The Guardian locates Cayde-6 on the centaur planet Nessus and Ikora on Jupiter’s moon Io. After eliminating Vex and Taken threats at each location, the team reunites at The Farm and conclude that the only way to retake the City and save the Traveler will be to shut down the Almighty first, to eliminate the possibility of the Red Legion destroying the Solar System in the event of their failure. The Guardian proceeds to kill Thumos the Unbroken, the Cabal officer in possession of access codes to a ship that will allow them to access the Almighty. The Guardian is successful in hijacking the ship and subsequently boards the base, eventually destroying the weapon, which also blows up the ship in the process. During this time, the Consul, Ghaul’s mentor, urges Ghaul to take the Light, but Ghaul is reluctant until the Consul has the Speaker tortured to death. Ghaul then proclaims that he will take the Light and strangles the Consul in a fit of rage.

The Guardian returns to Earth to assist in the counterattack and, after a short rendezvous with Cayde, Ikora, Zavala and Hawthorne, infiltrates Ghaul’s command ship alone to face him and save the Traveler. Ghaul forcibly takes the Light and uses its power against the Guardian, but the Guardian is successful in killing Ghaul, who reincarnates as a massive ethereal figure who then speaks to the Traveler directly. In doing so, the Traveler wakes from its sleep, destroying the device that was harvesting its power, and then destroys Ghaul himself, sending a massive shockwave across the planet, restoring the Light and ending Ghaul’s threat forever. The game ends with a posthumous voiceover from the Speaker, reminding those who would oppose the Light may try, but that it can never be stopped.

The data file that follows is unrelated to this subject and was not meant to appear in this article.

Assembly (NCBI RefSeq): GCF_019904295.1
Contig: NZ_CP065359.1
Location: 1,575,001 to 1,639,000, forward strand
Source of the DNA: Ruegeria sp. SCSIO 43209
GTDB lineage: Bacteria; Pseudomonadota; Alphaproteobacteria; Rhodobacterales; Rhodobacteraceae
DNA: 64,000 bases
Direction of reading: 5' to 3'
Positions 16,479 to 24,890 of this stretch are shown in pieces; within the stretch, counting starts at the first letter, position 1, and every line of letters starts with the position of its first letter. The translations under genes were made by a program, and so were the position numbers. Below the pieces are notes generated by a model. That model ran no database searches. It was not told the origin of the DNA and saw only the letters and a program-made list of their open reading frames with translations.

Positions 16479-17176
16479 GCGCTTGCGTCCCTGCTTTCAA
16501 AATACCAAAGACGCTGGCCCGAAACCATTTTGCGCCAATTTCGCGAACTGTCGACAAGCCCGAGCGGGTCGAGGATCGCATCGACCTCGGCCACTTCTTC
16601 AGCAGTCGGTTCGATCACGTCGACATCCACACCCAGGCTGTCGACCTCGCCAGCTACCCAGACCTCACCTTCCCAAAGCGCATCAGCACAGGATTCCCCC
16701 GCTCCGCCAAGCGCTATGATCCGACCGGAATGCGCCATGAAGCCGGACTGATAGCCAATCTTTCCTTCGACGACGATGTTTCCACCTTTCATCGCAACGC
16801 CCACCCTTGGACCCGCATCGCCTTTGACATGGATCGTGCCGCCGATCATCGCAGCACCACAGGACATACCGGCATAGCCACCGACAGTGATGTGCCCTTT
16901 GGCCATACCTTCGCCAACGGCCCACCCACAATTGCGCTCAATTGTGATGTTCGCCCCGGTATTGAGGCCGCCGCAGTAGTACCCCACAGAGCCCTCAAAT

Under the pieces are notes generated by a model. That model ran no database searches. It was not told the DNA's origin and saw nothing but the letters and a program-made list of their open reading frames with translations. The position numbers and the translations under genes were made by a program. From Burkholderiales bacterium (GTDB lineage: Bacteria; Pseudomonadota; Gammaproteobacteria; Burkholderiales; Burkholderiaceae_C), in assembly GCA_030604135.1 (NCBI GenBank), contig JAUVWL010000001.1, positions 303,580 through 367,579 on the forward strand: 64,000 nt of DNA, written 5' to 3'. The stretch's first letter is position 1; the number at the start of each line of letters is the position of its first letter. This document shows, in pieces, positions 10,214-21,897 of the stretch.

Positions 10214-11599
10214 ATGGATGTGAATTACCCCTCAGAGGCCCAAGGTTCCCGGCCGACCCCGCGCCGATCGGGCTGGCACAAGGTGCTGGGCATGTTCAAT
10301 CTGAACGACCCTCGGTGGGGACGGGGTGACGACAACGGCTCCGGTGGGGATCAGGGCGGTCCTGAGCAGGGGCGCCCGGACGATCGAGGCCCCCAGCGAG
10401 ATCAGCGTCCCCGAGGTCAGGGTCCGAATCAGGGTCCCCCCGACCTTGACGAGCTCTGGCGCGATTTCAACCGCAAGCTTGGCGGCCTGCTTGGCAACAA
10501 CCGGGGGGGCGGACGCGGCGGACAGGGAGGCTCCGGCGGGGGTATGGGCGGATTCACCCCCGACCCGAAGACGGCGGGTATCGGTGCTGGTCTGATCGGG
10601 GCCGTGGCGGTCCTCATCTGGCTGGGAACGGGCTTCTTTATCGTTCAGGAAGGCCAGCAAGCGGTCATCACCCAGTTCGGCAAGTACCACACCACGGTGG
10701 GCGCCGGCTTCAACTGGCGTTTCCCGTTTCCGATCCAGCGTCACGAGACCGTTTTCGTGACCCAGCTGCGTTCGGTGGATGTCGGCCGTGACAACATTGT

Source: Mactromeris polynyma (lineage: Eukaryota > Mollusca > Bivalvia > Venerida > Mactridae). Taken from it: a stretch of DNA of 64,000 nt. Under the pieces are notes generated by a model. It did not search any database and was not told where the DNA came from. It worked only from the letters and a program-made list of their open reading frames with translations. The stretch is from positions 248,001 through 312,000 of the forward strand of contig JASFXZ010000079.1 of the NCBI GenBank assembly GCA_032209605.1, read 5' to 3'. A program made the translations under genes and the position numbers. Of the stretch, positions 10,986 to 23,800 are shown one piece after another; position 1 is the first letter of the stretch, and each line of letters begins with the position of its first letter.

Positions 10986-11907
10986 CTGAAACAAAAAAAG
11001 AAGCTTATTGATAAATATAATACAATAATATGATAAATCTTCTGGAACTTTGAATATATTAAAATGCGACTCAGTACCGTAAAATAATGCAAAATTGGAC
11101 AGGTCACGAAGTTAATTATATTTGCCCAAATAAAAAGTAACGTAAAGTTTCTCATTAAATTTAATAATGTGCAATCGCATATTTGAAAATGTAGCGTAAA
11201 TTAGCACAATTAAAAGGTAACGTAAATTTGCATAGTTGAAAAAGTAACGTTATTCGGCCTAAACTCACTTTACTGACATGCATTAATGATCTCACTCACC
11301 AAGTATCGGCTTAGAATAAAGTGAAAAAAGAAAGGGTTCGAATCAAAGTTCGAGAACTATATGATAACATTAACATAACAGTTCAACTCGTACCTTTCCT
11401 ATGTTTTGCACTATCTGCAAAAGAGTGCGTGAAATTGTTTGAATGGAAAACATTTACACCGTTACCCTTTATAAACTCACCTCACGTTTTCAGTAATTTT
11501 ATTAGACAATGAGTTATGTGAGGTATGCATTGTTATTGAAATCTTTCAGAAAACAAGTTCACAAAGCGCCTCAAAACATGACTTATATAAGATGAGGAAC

In a post-credits scene, the shockwave sent by the Traveler is revealed to have encapsulated the entire system, ushering in a second Golden Age, before panning across a fleet of dark unknown ships sitting on the edge of dark space. After this, it is revealed that a lower, undamaged portion of the Tower has been reopened (and once again a social space), with the Vanguard returning to their old posts.

Fan Review : 43% Excellent
Good: 36% | Average: 14% | Poor: 7%


Starblood Arena Review